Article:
In 1Cor.12:26, Paul uses the image of the physical body to teach a lesson about the work of the body of Christ.

...If one member suffers, all the members suffer with it.  God has so ordained the body...


Our burdens come in all shapes and sizes:  sickness … setbacks … sorrows.


Gal.6:2 is rendered with slightly different variations:  bear burdens … carry loads … share troubles.

One's degree of participation can often be tailored according to the need.


Praying is always helpful.


A card or a phone call is a simple act that can do more that we might imagine.

This past week, the internet had a story about a hiker in the French Pyreenes who fell 130' and was knocked unconscious overnight.

The next morning his boss called his cell phone, irate that he was late for work.  That call probably saved his life.


Someone has penned these words:  “When a person is down, an ounce of help is worth a pound of preaching.”


The author of the epistle to the Hebrews writes (Heb.13:3) - -  Remember the prisoners,

as though in prison with them, and those who who are ill-treated, since you yourselves also are in the body.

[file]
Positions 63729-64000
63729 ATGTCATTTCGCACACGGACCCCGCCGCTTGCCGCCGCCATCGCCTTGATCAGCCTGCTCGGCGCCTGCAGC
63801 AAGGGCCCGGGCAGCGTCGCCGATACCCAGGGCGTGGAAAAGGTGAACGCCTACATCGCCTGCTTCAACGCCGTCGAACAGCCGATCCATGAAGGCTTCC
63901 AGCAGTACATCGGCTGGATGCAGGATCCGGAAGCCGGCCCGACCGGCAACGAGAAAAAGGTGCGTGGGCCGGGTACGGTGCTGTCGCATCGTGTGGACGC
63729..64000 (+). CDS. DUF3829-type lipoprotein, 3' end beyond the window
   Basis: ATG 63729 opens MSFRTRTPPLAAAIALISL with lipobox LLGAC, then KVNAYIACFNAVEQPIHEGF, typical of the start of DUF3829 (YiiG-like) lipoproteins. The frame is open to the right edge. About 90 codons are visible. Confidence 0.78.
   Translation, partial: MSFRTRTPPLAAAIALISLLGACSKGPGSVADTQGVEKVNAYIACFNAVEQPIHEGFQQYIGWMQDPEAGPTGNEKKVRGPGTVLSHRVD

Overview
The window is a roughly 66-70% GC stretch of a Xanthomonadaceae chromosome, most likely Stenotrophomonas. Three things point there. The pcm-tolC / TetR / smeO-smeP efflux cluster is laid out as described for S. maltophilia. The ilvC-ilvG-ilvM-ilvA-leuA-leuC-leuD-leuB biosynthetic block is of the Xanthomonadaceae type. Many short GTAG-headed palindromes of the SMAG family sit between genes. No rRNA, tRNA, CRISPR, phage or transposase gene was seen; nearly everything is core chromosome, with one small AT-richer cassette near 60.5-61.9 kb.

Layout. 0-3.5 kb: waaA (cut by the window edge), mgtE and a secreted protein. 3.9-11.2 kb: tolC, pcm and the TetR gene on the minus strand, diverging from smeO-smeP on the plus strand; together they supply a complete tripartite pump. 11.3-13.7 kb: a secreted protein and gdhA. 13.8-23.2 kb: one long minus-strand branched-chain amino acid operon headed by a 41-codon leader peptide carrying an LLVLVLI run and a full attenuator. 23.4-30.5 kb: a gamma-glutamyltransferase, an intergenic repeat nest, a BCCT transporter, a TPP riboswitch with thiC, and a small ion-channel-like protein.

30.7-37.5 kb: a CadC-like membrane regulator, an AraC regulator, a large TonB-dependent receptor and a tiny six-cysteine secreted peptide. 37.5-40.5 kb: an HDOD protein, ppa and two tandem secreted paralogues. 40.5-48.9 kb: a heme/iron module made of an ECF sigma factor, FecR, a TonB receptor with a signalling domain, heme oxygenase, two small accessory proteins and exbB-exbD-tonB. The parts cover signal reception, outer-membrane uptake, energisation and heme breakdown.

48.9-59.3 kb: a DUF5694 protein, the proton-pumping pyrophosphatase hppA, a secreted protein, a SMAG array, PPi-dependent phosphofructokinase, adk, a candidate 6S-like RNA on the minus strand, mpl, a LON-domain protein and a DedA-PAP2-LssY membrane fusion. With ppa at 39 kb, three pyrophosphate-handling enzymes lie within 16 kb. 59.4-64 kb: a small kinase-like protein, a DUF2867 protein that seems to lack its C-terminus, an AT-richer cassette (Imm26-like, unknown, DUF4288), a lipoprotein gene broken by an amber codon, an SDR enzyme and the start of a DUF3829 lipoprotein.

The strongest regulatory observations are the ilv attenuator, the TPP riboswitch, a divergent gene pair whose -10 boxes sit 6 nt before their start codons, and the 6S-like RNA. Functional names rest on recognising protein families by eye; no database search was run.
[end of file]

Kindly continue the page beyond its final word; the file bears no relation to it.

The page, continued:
In his letter to the Romans (Rom.12:15) Paul states: Rejoice with those who rejoice, and weep with those who weep.


“The time when people really need love is when they don't deserve it.”


Paul's words in Gal.6:2 (bear burdens) are an extension of Gal.6:1 (caught in any trespass).

Among the burdens we are called to bear are ones associated with the lives of family and friends as well as brothers

and sisters in Christ whose worlds have been turned upside down due to poor choices and/or entanglements with sin.


We have an golden opportunity this week to come alongside family members and friends in helping to bear their grief.

Four children have had their lives forever changed.

Their father died unexpectedly in the summer of 2022 and their mother has died unexpectedly just recently.

The mother of these children was a beloved camper at our summer youth retreat for several years.

Both parents were involved with long-time struggles with drug addiction.

Their families are in shock and are mourning deeply.

We may not know what to say, but our actions will serve us well in professing our love and concern.